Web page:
The early dominance of black jockeys was a result of Antebellum customs. In the time of slavery, enslaved people were often the caretakers of horses on plantations, said Teresa Genaro, freelance turf writer and founder of Brooklyn Backstretch.

“What happened was that you had generation after generation of young black men who grew up around horses and grew up riding horses,” she said.

“The white plantation owners and white slave owners put people that they really trusted in charge of their horses, because their horses are obviously expensive, and necessary to the success of their plantations.”

Decades after the end of slavery, black jockeys remained prominent in racing, riding 15 of the first 28 Kentucky Derby winners. Some became widely celebrated, including Isaac Burns Murphy and James “Jimmy” Winkfield.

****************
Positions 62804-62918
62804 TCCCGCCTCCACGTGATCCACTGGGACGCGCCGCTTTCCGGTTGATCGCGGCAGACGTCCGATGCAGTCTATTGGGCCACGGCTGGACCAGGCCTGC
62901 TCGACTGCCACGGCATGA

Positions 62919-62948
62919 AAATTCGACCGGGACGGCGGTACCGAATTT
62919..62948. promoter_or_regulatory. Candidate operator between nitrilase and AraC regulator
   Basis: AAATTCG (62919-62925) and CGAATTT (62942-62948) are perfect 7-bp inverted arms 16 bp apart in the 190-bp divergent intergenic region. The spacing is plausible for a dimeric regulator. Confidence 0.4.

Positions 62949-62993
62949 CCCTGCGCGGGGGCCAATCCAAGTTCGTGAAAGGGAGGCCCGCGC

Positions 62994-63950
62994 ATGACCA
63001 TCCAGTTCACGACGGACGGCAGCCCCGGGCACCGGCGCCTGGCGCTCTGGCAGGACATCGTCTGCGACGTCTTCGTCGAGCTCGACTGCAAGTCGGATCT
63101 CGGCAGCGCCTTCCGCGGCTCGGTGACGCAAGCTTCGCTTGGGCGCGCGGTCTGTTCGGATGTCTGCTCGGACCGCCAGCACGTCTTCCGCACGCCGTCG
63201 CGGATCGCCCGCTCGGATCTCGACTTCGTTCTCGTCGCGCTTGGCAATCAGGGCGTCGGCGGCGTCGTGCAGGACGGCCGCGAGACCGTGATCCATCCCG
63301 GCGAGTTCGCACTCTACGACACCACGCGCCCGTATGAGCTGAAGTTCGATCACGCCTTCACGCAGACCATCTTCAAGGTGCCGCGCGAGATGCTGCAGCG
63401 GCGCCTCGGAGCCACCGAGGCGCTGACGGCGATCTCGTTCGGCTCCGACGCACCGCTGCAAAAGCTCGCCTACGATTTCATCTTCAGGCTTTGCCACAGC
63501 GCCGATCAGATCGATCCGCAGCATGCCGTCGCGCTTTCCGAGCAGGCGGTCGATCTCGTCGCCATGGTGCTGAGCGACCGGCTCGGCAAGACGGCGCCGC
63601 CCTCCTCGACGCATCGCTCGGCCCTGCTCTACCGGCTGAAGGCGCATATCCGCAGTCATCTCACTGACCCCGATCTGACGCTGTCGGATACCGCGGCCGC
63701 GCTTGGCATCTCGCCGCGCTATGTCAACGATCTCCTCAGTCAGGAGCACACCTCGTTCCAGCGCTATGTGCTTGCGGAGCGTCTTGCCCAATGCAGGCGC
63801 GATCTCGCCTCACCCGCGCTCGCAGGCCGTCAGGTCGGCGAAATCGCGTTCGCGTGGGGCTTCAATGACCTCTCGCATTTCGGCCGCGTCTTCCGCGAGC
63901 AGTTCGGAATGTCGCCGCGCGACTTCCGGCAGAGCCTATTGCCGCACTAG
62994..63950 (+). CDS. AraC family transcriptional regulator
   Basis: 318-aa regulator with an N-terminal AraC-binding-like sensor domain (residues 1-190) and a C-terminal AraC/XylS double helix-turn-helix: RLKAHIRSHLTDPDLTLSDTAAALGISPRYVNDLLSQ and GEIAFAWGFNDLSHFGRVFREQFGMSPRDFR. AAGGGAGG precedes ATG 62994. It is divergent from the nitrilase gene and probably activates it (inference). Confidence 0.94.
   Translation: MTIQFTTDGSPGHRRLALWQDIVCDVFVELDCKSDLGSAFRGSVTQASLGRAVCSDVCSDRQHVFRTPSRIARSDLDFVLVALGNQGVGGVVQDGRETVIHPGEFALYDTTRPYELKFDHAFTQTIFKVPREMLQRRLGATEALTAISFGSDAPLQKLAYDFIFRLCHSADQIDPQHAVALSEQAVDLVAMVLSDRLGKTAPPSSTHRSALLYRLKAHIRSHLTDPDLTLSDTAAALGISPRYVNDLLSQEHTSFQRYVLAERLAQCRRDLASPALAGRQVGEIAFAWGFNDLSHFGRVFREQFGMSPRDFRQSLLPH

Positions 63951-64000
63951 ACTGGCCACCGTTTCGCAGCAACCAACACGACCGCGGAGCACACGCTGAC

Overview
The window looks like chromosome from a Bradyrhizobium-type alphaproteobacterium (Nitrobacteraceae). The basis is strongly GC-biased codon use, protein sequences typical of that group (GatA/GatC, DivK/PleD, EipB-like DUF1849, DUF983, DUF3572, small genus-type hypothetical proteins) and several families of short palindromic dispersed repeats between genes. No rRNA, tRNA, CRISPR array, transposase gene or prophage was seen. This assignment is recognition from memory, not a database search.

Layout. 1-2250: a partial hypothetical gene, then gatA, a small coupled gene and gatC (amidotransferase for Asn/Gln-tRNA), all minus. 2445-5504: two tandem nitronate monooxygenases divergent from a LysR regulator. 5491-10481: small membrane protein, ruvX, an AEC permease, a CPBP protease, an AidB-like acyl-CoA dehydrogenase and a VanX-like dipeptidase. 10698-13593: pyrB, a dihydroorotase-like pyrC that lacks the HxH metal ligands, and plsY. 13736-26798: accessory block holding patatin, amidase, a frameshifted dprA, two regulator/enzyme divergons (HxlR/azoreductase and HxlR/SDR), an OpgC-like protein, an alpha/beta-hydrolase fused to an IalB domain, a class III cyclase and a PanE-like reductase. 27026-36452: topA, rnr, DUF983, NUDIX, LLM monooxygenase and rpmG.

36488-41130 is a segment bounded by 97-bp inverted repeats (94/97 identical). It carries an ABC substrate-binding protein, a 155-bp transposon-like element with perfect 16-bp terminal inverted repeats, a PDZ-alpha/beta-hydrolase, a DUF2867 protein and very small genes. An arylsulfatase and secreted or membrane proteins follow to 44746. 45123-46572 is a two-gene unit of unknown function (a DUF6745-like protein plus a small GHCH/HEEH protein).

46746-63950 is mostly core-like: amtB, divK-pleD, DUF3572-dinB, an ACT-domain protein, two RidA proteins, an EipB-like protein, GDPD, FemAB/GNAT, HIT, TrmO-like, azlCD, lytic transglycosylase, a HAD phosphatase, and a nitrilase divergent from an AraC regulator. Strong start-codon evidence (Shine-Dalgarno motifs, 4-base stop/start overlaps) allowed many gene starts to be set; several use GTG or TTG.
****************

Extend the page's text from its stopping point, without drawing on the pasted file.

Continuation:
But the economic aftermath of the Civil War in the South, and the abolition of slavery, changed the lives of black jockeys.

A growing social media campaign is aimed at reopening an investigation into a car crash that killed a Hopkins County teenager earlier this year.

The U.S. Supreme Court is hearing arguments Tuesday about whether states have the power to ban same-sex marriage. A dozen couples are challenging the bans in Ohio, Michigan, Kentucky and Tennessee.

Judge Rules in Favor of Printer that Refused Gay Pride Job

Apr 28, 2015

A judge in Lexington has ruled in favor of a shop that refused to print T-shirts for a gay pride festival.